Nostalgia. Independent cinema seems to be neck-deep in it, especially in it the sci-fi and horror genres. Most of the nostalgic styled indie films seem to take a tongue in cheek approach to the material. They tend to be self-aware and comical in many cases, whether it is the gonzo style of Kung Fury or the cheesy, gory sci-fi story with a heart like Turbo Kid. Writer and director Drew Bolduc decided to take a different approach with his latest film Assassinaut.
Set in the future, four teenage astronauts from war-torn earth find themselves on an alien planet, fighting to survive as they rush to save the Earth’s President from being assassinated. Do not let the basic summary fool you, there is more underneath the surface that makes this film stand out above many of the other indie sci-fi films out there.
First there is Bolduc’s approach to the material. Assassinaut has the soul of a serious 70s science fiction film. Part of this is due to the production design, and part is due to the performances of the cast. There is a minimalistic approach to this future earth. There are not a lot of flashy gadgets or wide well-lit hallways. Bolduc keeps things claustrophobic for most of the film. Much of the action taking place in smaller spaces or lit in such a way that you do not see all of the room. The best example of this is when the astronauts are teleported to a space station where the halls are more like that of a submarine. This kept things more intimate with the characters, putting the audience right there next to them. I loved this feeling and I think it helped create a stronger connection to the characters, especially to Sarah, the main character of the story.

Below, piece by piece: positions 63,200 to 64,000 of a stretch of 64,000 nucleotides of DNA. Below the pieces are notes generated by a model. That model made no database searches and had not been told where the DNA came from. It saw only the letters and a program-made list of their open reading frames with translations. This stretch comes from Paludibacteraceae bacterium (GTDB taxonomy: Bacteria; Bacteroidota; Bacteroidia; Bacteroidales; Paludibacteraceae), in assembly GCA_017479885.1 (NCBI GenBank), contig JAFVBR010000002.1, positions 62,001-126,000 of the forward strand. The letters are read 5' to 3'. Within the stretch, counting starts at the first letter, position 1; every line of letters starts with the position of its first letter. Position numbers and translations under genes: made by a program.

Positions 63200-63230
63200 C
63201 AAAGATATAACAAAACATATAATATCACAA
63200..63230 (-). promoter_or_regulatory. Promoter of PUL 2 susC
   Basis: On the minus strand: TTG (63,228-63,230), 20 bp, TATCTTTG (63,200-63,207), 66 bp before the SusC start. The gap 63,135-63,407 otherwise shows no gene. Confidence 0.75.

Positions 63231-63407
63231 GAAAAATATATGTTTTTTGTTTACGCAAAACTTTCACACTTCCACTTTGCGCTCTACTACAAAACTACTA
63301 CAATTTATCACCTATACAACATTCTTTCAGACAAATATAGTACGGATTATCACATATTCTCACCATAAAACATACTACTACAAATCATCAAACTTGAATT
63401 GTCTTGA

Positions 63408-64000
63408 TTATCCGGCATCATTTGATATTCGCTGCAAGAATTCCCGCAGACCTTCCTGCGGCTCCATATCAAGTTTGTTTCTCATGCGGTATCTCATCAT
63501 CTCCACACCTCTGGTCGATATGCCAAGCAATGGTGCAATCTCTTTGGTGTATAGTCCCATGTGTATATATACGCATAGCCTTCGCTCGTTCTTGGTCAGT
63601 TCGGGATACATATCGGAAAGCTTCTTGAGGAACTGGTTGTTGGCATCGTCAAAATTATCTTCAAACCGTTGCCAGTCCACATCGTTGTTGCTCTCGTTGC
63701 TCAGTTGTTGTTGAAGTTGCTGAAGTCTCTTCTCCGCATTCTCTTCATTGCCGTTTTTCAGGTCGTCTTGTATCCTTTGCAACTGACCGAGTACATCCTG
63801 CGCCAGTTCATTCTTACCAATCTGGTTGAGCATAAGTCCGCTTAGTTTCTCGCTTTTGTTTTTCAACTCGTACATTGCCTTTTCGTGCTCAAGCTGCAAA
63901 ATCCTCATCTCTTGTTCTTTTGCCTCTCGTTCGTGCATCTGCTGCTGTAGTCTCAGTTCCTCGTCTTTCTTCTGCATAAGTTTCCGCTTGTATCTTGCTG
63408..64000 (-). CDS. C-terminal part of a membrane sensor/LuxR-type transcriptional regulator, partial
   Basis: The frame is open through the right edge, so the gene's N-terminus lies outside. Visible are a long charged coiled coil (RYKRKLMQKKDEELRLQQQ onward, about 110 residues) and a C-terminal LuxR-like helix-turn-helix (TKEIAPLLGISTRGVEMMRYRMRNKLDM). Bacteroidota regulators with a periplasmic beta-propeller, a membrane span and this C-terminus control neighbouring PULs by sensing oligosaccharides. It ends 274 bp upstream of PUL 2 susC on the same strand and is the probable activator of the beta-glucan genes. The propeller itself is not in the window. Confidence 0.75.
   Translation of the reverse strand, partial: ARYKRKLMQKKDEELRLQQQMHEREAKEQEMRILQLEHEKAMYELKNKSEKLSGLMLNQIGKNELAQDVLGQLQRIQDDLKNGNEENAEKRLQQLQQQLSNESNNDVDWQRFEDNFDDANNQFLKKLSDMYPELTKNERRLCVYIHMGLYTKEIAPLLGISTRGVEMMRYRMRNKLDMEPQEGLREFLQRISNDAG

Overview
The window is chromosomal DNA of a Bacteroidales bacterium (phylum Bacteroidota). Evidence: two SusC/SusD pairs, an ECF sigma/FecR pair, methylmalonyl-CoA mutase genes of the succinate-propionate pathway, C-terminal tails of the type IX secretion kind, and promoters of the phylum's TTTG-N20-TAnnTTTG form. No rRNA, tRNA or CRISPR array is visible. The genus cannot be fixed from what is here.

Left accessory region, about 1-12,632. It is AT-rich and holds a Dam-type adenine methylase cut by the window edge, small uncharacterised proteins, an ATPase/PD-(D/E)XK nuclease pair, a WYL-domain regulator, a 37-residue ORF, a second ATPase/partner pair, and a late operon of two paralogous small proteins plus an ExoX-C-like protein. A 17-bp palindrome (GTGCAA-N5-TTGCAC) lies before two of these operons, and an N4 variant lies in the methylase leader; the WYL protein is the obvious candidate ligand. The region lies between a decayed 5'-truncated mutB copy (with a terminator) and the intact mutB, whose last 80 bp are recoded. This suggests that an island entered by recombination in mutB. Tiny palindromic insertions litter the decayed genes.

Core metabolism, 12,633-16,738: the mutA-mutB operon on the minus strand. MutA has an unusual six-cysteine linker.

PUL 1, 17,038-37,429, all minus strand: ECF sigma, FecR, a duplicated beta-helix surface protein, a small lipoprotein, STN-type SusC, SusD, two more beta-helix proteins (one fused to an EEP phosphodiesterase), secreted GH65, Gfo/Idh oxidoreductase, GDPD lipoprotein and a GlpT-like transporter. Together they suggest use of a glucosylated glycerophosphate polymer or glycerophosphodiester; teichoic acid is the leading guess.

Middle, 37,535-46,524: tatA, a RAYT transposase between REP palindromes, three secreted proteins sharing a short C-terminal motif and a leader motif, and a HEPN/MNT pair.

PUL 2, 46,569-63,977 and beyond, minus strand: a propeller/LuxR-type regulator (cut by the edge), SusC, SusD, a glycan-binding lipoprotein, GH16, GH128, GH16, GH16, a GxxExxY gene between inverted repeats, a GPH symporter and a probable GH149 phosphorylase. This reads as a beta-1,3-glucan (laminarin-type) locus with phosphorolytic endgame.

Shannon Hutchinson plays Sarah, a teenage girl who wants to do what her father did – explore space and also make him proud. Her powerful performance helped ground the film as well as endear her to the audience. She shows strength and bravery while also showing she is also human. The other three young members of the cast also do well in their roles. Johnathan Newport’s Tom is going to be a character that many will find as annoying as his fellow astronauts do. His representation of being privileged in this futuristic society is a great juxtaposition to the rest of the group. Brooke, played by Yael Haskal, is the tech-savvy member of the group who was just grateful to be there and is a huge fan of the President. Then there is Charlie. Jasmina Parent gives a solid performance as the crew member Sarah connects with the most, yet you are not sure where Charlie stands in her dedication to the mission.
The script contains interesting commentary on politics while not forcing those themes down your throat. You have teenagers from different backgrounds debating the real purpose of their mission. The soldier who does not believe the children should be going into space. The President whose so enthusiastic about the mission that it is hard to tell if it is genuine or just for show. The idea of the children being used as political pawns could be applied to political events of today where certain groups or events are exploited for political gain.
The special effects background of Drew Bolduc is on full display in Assassinaut, whether it is a scene involving surgery, to external shots in space of the space station, to the bloody events that happen on the planet’s surface. All looked fantastic, namely because nearly all were practical effects. The scenes on the planet are shot with a bit of 70s surrealism and some extremely gory scenes, neither of which are excessive.
There are some seriously dark scenes in the film. The fact that these scenes involve the young astronauts adds another disturbing level to the already tension-filled events. It also has an ending that made me want to see more. Assassinaut is a gritty, perfectly paced, and methodically executed sci-fi thriller. It works within its budget and while it does have the spirit of nostalgia, it still feels fresh.
Look for Assassinaut on V.O.D. and Blu-ray July 30th.